All I really want

All I Really Want

Great songs give you flashbulb memories. I heard ‘A Case of You’ by Joni Mitchell for the first time being played by a male busker in Covent Garden. It stopped me in my tracks. Later that day I bought the ‘Blue’ Album from Our Price for 4.99.

I saw ‘Hand in My Pocket’ on The ITV Chart Show one Saturday morning. I was nursing a student hangover and had planned on spending the day under my duvet watching TV. Instead I took the bus to Bond Street and bought ‘Jagged Little Pill’ on US import. Two copies actually. Paid a fortune for them. I probably couldn’t afford the electric meter that week. Didn’t care. Thought I’d discovered a sweet backwater poet and that she would need all the financial help I could give her. When I heard ‘All I Really Want’ I couldn’t breathe. I did have a moment of concern on discovering that she was only 19 or something. I had delegated my personal growth and spiritual development to an adolescent. Oh well.

I think it’s about the search for the perfect song. Finding someone articulating my experiences, my confusions. Elvis Costello does it, Aimee Mann and Joni Mitchell can do it. Fiona Apple breaks my heart and I listen to ‘Tidal’ and ‘When the Pawn…’ almost daily. But Jagged Little Pill will always be special because it caught me at just the right time. I had never had a song resonate as clearly as ‘All I Really Want’. Like she had read my diary. There are many rumours about Glen Ballard her co-writer being responsible for most of the songs. That the whole rock hippy chick, organic image is as much a media manipulation as Britney Spears or Jessica Simpson. That the ‘Alanis brand’ is a calculated exploitation of unhappy, misunderstood teenage girls. I doubt it, but anyway, so what. Maybe Alanis does spend her spare time eating endangered species, counting her diamonds and trying to make the world a worse place. Does it really matter?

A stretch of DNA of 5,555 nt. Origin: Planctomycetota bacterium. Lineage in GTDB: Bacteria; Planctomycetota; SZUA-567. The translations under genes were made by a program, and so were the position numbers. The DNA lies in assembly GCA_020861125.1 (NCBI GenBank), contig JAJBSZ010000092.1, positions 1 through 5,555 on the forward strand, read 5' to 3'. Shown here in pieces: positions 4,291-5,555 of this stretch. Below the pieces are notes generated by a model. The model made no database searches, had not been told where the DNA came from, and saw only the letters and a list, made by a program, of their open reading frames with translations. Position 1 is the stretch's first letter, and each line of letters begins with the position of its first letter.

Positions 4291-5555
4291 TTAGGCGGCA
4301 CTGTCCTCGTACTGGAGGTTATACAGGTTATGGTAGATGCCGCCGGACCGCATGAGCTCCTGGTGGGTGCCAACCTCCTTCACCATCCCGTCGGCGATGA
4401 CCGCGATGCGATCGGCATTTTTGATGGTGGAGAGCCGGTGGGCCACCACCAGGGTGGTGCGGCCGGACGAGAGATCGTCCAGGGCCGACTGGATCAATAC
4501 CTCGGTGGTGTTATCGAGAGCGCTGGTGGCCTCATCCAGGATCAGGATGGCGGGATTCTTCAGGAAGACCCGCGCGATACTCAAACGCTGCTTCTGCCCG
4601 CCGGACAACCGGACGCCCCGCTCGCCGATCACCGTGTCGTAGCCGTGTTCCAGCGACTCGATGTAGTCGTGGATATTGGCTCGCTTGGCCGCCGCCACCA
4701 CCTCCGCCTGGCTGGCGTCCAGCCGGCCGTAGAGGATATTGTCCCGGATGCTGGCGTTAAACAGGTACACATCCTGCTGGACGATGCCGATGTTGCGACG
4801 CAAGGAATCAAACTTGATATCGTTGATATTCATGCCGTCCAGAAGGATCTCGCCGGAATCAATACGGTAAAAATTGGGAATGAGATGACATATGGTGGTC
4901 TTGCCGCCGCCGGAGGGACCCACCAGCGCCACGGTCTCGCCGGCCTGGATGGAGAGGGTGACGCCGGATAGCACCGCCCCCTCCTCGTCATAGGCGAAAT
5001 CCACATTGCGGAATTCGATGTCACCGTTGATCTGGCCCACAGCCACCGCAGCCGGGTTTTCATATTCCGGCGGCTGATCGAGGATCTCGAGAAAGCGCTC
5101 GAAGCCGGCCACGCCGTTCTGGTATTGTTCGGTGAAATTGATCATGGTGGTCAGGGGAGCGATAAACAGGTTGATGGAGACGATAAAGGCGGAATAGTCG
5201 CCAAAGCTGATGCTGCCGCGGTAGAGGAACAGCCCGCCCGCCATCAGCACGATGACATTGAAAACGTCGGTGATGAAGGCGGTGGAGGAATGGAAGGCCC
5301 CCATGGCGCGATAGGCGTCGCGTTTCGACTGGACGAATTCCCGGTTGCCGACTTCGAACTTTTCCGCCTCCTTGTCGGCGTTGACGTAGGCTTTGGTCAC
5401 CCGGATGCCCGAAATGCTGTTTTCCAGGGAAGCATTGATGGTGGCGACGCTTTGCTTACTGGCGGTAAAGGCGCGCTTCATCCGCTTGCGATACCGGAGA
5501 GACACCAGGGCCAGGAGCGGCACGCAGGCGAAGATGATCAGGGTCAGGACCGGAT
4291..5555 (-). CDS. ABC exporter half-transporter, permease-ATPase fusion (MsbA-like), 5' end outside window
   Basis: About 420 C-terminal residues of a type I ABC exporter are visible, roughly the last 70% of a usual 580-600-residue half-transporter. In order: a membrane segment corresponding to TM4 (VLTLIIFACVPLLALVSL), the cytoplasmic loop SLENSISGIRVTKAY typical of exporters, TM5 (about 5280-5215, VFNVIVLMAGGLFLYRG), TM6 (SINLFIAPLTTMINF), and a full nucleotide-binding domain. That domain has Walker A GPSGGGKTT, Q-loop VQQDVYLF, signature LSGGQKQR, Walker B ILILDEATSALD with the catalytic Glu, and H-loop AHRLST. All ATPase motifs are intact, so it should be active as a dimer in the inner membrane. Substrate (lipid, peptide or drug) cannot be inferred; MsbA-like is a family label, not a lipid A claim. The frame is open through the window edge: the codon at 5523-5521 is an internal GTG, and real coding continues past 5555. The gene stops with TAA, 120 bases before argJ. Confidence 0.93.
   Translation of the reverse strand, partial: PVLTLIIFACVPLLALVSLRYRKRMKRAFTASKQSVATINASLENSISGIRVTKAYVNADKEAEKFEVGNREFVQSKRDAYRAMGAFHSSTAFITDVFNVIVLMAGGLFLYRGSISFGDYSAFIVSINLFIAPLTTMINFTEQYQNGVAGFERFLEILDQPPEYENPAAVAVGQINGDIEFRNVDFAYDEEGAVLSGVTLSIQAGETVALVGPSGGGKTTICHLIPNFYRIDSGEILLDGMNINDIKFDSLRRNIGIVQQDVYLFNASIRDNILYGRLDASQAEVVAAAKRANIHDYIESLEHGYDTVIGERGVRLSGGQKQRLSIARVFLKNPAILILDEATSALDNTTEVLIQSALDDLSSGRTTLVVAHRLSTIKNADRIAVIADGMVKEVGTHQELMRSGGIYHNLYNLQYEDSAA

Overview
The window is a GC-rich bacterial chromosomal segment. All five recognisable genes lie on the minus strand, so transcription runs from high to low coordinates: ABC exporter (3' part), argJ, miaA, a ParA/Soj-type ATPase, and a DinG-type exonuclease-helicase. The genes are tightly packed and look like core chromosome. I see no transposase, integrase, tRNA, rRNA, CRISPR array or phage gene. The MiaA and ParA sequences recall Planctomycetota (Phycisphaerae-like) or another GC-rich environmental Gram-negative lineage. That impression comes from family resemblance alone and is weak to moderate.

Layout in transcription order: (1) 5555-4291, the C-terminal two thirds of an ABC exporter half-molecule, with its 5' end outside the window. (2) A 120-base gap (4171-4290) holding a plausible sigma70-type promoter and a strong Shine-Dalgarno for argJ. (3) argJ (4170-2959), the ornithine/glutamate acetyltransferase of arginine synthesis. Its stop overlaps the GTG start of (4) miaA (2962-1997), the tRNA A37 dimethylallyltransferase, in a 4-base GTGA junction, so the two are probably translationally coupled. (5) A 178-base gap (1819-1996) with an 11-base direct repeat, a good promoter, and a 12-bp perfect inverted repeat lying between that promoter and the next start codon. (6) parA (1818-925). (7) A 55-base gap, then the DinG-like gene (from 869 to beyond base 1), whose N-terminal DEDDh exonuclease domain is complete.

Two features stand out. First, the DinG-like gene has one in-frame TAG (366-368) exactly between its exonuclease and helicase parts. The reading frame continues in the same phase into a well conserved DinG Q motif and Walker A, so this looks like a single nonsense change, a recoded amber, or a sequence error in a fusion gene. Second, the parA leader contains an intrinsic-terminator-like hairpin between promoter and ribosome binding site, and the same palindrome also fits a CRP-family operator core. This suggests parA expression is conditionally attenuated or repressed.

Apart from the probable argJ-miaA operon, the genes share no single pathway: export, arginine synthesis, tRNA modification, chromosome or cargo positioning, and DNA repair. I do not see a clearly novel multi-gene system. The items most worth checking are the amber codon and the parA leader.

Here’s a true story. I saw Alanis playing Sonny Jacobs in ‘The Exonerated’ in London recently. I was meeting up with friends afterwards, so left the theatre as soon as the curtain went down. There were a couple of teenage girls waiting outside the stage door, clutching their autograph books. I smiled at them. Twenty years ago I’d have waited too, but now I know that meeting your hero is dangerous territory. Then Alanis came out. Smiling, signing the autographs, chatting to the girls. A chauffeured car waiting, engine running. I watched her for a few seconds and then walked on. The car passed me, slowed as it turned the corner. I waved at her. She waved back.

I called my boyfriend to tell him, and I couldn’t speak. I was actually crying. What the fuck is that about?

And I’m not even embarrassed.

I should probably be locked up. But you know, my life, my psychosis. Go find your own.

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